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The Hospital; Psychiatric History
In January of 1890 the Mimico Branch Asylum opened its doors. It was originally built in order to accommodate the growing number of patients at the Toronto Asylum, many of whom were considered chronically ill. Mimico separated from Toronto in 1894, becoming an independent asylum that served its local catchment area.
The location of the Mimico Asylum was chosen for its picturesque views and advantageous natural landscape. The primary treatment philosophy of the time, moral treatment, emphasized areas that were large enough to support walking paths, gardens, and farms. The proximity of the site to Lake Ontario gave the added benefit of both a view and a natural resource.
Administration Building of the Mimico Asylum/Lakeshore Psychiatric Hospital, today Humber College's G Building.
Image courtesy of John Court, CAMH Archives.
The institution grew from two cottages and an Administration Building in 1890 to ten cottages and a vast series of service buildings. All of the construction was completed using patient labour.
The Asylum was built following the “cottage plan” layout. Under this model, the buildings were meant to have a welcoming, home-like feel. This was achieved by constructing a series of smaller buildings (in contrast to the larger buildings previously used for asylums). To further emphasize a sense of community and eliminate the long, isolating hallways of the older asylums, dorm rooms were used for the sleeping areas. Mimico was the first in Ontario to adopt use this plan.
A photo of the last remaining service building from the center of the Lakeshore Psychiatric Hospital campus. It originally served as a coach house before becoming the Fire Department.
Today it is known as M Building.
Photo by Heather Conyers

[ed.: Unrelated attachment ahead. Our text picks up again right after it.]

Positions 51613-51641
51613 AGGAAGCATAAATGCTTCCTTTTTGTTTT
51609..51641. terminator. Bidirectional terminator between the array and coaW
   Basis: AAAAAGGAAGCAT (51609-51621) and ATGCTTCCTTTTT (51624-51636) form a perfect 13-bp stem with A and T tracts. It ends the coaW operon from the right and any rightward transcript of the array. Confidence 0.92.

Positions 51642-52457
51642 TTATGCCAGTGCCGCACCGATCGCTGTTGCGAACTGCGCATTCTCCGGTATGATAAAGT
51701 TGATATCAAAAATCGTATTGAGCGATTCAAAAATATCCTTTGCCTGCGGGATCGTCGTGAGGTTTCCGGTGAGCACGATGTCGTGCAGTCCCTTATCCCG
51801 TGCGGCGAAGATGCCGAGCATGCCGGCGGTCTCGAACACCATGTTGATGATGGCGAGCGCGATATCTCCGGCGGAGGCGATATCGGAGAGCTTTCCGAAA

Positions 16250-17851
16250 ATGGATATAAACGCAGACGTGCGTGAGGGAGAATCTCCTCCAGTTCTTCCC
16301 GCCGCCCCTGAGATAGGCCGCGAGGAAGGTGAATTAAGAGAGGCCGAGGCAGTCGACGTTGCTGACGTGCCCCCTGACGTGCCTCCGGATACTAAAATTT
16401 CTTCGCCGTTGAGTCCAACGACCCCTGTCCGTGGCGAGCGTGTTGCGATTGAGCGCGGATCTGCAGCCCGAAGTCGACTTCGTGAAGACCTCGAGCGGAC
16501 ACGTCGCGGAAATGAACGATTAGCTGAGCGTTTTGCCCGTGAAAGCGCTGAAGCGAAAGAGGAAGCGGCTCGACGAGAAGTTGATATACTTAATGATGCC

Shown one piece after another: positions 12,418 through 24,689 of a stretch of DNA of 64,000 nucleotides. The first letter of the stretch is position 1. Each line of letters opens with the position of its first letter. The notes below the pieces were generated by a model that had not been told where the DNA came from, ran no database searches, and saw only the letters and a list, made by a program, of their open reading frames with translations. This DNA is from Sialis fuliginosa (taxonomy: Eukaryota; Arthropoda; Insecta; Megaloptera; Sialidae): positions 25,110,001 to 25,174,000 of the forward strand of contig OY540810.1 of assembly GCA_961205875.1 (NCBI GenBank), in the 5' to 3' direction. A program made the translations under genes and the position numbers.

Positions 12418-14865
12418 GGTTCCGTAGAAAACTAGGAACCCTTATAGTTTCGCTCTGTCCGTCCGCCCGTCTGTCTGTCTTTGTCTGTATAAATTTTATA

Division of the cottages were based on gender for many years with men being assigned to the north cottages and women being assigned the south cottages. Towards the mid-twentieth century the cottages were re-organized by patient symptoms or treatment program but separate sleeping areas for men and women continued even when under the same roof.
The tunnels that run underneath the U-shape layout of the buildings were primarily used to transport goods and supplies from cottage to cottage. Running down the center of the U-shape layout was a line of service buildings that led to the Administration Building. Only one of these buildings is still standing, today known as Building M. It currently houses Humber College’s public safety offices and a Tim Horton’s.
A photo of the sealed windows of the tunnels.
Photo by Heather Conyers
The Assembly Hall, which sits at the corner of Colonel Sam Smith Blvd and Lake Shore Blvd West, was used for recreation activities like concerts and religious services. Today it is maintained by the City of Toronto and continues the tradition of offering cultural and arts programming.
A photo of The Assembly Hall as it appears today.
Photo by Heather Conyers.
The Hospital exhibit presented a plethora of information to be navigated. Narrowing the scope of the exhibit proved difficult, but became the three sections of The Treatments, The Names, and The Cottages, which focus on continuing elements of the Hospital’s 89 years of operation. This exhibit is designed be used as a guide if you were to walk the site, but to also be readable to people not in the area.
While this information is optimized for readability, I was adamant about accuracy. I also decided, in regards the The Treatments section to leave out some of the surgical details as I wanted it to be family friendly. I have however included further details in my sources for those wishing to learn more.